At Be Your Own Muse, we are all about celebrating one another’s achievements. But more importantly, we aim to acknowledge and celebrate the journey of getting there, and we recognize that journey is not always a pretty or simple one.
As May is dedicated to mental health awareness, we want to send the message that it is okay to struggle, and that it is more than okay, it is brave, to share that struggle with others and ask for help. It isn’t easy to be vulnerable, but it is necessary if we are to feel understood, truly loved, and supported by the ones we care about and who care about us. We are better than we know at disguising our internal day-to-day battles, and for that ability we can not blame the ones around us for not noticing.
I recently read ESPN’s article “Split Image” on Madison Holleran, the former Penn track and field runner who took her own life early last year at the age of nineteen. The unanimous response from the community after the tragedy was one of shock and disbelief: she looked so happy. She had everything going for her, she was a beautiful, accomplished student athlete at an Ivy League institution with a loving family. Everyone pointed to her social media accounts, particularly Instagram, as “evidence” of this happiness. Pictures of her at parties with friends, inspirational quotes, action shots from track and field meets. All perpetuating the notion of a “typical” freshman in college: I love college, I love running, I love my friends and family.
And it got me thinking. Do you ever really see genuine sadness or struggle displayed on Instagram? Sure, there are the usual #Mondays posts and the photo collages of your recently deceased family pet, but with those somewhat trite exceptions, I come up with few examples. It seems as if we have all agreed that with the ability to filter our photos, we need to filter the genuine emotion out of them as well. Like we don’t want anything too real clogging up our feed.
I am certainly guilty of this too. When I was studying abroad in London, arguably one of the most beautiful and engaging cities in the world, a bout of depression came unexpectedly. When it was happening to me, I felt guilty for these feelings when I knew that I was in such a privileged position with so many once-in-a-lifetime cultural opportunities at hand. But there were quite a few mornings when I couldn’t even get out of bed, even at the prospect of a wonderful visit to the British Museum or a night out at the local pub. And there was nothing I could do to “snap out of it.”
But did my social media accounts reflect this daily struggle? Of course not. Naturally, all of my social media updates during this time period were filtered, in more ways than one. Any outsider would’ve assumed that I was having the time of my life spending the semester abroad in Europe. And that’s exactly what I wanted them to think. Because society encourages the belief that happiness is a choice, I felt weak and inadequate for not having the “strength” to choose to be happy. I was embarrassed and ashamed to share my struggles.
Social media, and Instagram in particular, gives us the ability to freely and limitlessly edit and fine-tune our online persona and “personal brand.” We have complete control over how our followers view us. And the majority of us chose to display a curated life of our choosing: pictures from exotic travels, sentimental family pictures, nights on the town with our best gal pals, the amazing dinner our loving boyfriend cooked for us #blessed, etc. This is all well and good, except that Instagram has clearly started to trump reality in terms of what people actually believe about someone.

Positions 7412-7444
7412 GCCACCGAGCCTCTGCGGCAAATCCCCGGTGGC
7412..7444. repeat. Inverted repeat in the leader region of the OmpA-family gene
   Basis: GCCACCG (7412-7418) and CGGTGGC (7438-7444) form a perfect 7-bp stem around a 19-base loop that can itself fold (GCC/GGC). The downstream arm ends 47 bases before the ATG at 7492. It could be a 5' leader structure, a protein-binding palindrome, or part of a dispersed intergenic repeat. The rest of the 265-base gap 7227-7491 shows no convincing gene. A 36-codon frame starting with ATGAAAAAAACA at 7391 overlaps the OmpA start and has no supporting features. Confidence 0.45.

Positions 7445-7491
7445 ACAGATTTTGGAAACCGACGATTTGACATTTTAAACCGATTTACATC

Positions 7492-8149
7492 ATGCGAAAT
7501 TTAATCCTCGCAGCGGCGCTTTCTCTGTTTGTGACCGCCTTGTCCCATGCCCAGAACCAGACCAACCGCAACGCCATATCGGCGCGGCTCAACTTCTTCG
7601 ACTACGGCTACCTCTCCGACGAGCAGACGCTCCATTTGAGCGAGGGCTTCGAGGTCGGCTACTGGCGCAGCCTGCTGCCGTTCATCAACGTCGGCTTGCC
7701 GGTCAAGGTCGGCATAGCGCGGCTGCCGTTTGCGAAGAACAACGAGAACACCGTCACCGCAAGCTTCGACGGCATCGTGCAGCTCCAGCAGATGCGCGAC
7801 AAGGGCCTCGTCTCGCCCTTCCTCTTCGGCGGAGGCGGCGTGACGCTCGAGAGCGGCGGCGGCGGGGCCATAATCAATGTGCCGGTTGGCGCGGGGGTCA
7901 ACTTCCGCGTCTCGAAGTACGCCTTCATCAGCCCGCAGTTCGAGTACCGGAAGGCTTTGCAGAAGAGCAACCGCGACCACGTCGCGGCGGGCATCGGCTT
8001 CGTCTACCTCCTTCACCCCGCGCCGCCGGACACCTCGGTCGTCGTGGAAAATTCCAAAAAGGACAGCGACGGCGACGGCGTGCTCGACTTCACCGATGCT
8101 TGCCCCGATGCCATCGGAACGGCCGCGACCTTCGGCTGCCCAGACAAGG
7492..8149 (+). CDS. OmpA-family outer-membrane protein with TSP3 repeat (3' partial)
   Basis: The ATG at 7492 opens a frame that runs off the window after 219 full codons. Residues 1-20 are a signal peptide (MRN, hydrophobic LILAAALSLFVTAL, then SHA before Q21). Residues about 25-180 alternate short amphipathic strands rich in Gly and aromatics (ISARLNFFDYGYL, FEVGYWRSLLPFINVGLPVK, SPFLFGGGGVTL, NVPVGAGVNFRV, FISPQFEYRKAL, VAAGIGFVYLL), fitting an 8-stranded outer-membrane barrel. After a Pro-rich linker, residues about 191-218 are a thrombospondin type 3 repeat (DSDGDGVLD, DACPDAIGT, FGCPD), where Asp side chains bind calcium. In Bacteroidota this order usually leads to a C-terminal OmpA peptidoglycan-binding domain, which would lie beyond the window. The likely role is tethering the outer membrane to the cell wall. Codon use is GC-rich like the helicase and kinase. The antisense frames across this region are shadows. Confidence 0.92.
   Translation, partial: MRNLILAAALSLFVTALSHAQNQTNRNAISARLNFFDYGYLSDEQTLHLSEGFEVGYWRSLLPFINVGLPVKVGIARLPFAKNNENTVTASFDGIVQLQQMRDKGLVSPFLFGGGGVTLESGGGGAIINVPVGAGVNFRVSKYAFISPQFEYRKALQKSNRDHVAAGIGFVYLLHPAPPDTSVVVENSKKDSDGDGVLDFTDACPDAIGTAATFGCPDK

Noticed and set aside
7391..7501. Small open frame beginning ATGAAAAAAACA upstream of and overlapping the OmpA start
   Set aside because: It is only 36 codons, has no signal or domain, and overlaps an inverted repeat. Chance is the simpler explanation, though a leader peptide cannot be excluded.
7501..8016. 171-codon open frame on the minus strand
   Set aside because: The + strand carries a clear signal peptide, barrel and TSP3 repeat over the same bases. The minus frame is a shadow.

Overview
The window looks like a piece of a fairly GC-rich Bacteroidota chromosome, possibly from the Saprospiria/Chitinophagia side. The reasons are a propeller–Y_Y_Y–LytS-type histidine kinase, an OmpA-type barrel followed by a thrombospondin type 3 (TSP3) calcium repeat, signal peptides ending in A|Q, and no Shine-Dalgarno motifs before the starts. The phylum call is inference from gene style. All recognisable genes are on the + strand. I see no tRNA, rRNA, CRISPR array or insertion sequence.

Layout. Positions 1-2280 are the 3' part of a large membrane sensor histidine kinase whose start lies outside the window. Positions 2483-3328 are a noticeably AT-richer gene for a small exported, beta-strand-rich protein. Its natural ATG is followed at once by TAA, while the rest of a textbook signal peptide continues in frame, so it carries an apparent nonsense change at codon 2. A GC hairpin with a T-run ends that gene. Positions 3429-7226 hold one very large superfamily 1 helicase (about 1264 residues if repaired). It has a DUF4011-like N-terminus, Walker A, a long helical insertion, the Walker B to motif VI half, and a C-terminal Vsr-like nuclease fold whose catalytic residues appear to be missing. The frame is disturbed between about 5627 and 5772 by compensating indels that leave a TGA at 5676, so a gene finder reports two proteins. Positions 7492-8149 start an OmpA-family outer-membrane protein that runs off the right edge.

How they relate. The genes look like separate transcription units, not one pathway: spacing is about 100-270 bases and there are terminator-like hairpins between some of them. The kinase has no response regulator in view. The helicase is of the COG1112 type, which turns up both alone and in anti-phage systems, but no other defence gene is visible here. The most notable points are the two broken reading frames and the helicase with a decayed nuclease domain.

Not only are we being deceived by our Instagram feed about what our friends are up to, but we are clearly getting some sort of flawed self-satisfaction in creating our ideal imaginary lives and flaunting them to our followers. It’s “Keeping Up With the Joneses” via iPhone snapshots and Photoshop. It’s an illusory competition that no one can really win, as everyone knows deep down that it is all a facade. But this facade is taking a toll on our collective sense of self as no one feels they can measure up. Not only that, but it’s masking real issues that no one is comfortable addressing because filters don’t work on mental illness; it is never pretty.
Instead of gauging our friends’ moods and progress from social media, let’s indulge in some real conversation. Let’s throw some authenticity and real human connection into the mix of jumping-in-front-of-street-art-in-five-inch-heels pictures. Like, that photo is beautiful, but who took it? How much do your feet hurt? How many strange looks did you get from passerby? If that sad image of a Saturday afternoon doesn’t bring you back to reality just a tad, I don’t know what will.
I’m not suggesting a complete and utter renunciation of social media or the types of pictures we post. I am all for travel pics and capturing the good times. We all know how nice it is to be able to backstalk yourself when you’re feeling blue and indulge in a little of your own self-created delusion. I’m just suggesting that we take all of it with a grain of salt and that we stop posting images that convey how we are “supposed” to feel when it’s really quite the opposite. It’s okay to not be okay. It’s okay to not look like you’re doing okay. There is nothing to be embarrassed about. We need to eliminate this stigma. Let’s start the discussion here.